Background: It is unknown if physician education through heart failure (HF) patient-specific quality-of-care report cards (HFRC) impacts outpatient HF guideline adherence.
Methods: A prospective pre-post design study was performed to test the hypothesis that a one-time, patient-specific HFRC delivered to physicians after HF patient (ejection fraction < or = 40%) discharge would lead to improved HF guideline adherence compared with control practitioners. Patients were contacted at 1, 3, and 6 months after discharge to assess medication usage and intolerances. Six month quality score (QS) was the primary end point, calculated as the sum of adherence to 4 medication performance measures (angiotensin-converting enzyme inhibitors/angiotensin receptor blockers, beta-blockers, aldosterone inhibitors, and warfarin for atrial fibrillation).
Results: The mean QS at discharge was 3.10 +/- 0.78 in controls (n = 189) and 3.25 +/- 0.79 in the HFRC group (n = 76, P = .11). Controlling for discharge QS, the HFRC resulted in a significantly improved QS at 3 months (beta = .11, P = .023) but not at the 6-month primary end point (beta = .084, P = .14). Controlling for baseline medication use, patients of practitioners receiving the HFRC were 32.5 (P = .019) and 8.5 (P = .030) times more likely to receive, or have a documented contraindication to, an angiotensin-converting enzyme inhibitor/angiotensin receptor blocker at 3 and 6 months, respectively. There were no significant differences in indicated beta-blocker, aldosterone inhibitor, or warfarin prescriptions at any follow-up.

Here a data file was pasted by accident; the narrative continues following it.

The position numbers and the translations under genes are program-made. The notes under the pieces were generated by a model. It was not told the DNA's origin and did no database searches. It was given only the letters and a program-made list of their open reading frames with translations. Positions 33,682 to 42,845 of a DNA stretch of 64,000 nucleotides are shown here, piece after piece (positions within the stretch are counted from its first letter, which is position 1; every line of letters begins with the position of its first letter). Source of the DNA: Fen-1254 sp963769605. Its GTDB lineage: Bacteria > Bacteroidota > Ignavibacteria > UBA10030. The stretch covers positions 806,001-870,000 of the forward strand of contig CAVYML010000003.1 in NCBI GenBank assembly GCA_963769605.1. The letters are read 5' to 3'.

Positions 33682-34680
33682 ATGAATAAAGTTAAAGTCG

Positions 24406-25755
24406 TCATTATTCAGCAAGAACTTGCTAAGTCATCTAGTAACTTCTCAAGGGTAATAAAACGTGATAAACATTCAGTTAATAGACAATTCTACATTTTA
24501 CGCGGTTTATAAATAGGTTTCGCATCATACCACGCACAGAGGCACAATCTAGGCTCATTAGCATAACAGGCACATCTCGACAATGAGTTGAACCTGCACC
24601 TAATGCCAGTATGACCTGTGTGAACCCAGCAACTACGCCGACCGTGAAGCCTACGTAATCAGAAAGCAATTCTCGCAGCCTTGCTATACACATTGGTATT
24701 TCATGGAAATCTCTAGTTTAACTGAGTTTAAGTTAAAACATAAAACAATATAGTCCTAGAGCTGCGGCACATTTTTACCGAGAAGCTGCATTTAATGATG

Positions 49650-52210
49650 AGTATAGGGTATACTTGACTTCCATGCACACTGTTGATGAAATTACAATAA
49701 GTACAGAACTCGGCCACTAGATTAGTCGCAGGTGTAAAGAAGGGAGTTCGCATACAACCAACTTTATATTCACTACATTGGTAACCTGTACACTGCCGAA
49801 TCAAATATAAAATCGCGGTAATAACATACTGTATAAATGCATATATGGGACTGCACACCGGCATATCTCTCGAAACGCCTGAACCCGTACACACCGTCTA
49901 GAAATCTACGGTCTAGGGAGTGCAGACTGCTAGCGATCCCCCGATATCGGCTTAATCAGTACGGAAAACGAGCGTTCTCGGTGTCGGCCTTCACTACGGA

Conclusions: Although one-time patient-specific report cards result in short-term statistically significant improvements in outpatient evidence-based HF care, the gain does not translate into sustained improvements in quality of care.